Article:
#3 Edited by Vigorousjammer (2490 posts) -

@Mahonay: I'd agree with that, especially the part about the Trinity, which is SO incredibly overused.

As for differing gameplay, I just feel like more and more things that you can do in single player games, or smaller 4-player multiplayer games get a whole lot more complicated when it comes to doing that for thousands of players on a single server.

I mean, I'm sure at this point, we could see real-time combat on a 1500-player server, that is latency free.

But, single player games are generally so structured for one player's actions triggering specific events, that really, some sort of quest system is the only thing that makes sense to me in any multiplayer game, and I'm curious how you would replace it.

#4 Edited by Karkarov (3056 posts) -

Combat actually has to become action oriented. Imagine Demon's or Dark Souls just less forgiving with a little more variety. Vastly less emphasis on gear. More freedom in gameplay, by which I mean player ability to effect the world. Let players kill an npc if they want, and I do mean kill. Let people build their own homes/towns/whatever. You need more "stuff" to do. Raiding isn't that fun except for a very small portion of mmo players, pvp appeals to alot of people sure but turns off twice as many. There needs to be something "else".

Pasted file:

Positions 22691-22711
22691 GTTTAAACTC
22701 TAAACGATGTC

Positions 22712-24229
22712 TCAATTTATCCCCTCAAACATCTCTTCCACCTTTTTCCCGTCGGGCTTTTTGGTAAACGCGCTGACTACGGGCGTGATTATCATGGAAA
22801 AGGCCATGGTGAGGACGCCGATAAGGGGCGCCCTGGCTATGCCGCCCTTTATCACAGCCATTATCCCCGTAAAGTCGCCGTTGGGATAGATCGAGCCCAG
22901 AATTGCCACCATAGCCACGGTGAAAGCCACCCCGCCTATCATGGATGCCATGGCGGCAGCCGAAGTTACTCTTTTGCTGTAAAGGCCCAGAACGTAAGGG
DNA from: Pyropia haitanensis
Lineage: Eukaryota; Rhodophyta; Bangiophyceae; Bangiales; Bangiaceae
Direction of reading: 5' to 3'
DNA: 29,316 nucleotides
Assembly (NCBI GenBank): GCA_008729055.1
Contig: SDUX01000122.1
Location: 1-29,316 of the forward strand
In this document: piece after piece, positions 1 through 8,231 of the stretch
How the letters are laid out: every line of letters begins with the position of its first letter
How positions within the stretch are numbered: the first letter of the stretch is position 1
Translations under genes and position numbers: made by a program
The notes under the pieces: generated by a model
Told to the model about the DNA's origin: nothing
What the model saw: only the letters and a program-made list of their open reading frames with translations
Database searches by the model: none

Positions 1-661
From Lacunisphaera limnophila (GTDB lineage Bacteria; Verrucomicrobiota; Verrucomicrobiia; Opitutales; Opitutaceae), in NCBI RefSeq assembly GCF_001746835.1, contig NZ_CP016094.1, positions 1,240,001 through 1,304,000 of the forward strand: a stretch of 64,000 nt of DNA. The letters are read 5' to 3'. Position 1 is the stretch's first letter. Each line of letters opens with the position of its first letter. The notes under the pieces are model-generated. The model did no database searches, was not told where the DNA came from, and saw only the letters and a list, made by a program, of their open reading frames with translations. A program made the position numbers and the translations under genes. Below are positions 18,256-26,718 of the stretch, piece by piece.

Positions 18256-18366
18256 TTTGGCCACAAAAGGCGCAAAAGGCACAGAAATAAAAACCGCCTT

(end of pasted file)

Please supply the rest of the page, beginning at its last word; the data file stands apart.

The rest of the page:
is right, get rid of the freaking trinity. In fact, get rid of healing/tanking entirely. Make it so every "class" or weapon is about killing the enemy and the only real difference is in playstyle and player preference. Make the enemies actually have a brain. One thing Guild Wars 2 does right is the hp, when the fight is over you just regen back to full. While I am at it, get rid of "classes" too. Every person who cares about mmo's needs to seriously consider the Secret World because it simply gives the player the choice and says you can build whatever character you want however you want it. Isn't that refreshing? Secret World also does character appearance right in that "stat gear" has no actual visual element on your character and your "armor" is simply the clothing you choose to wear.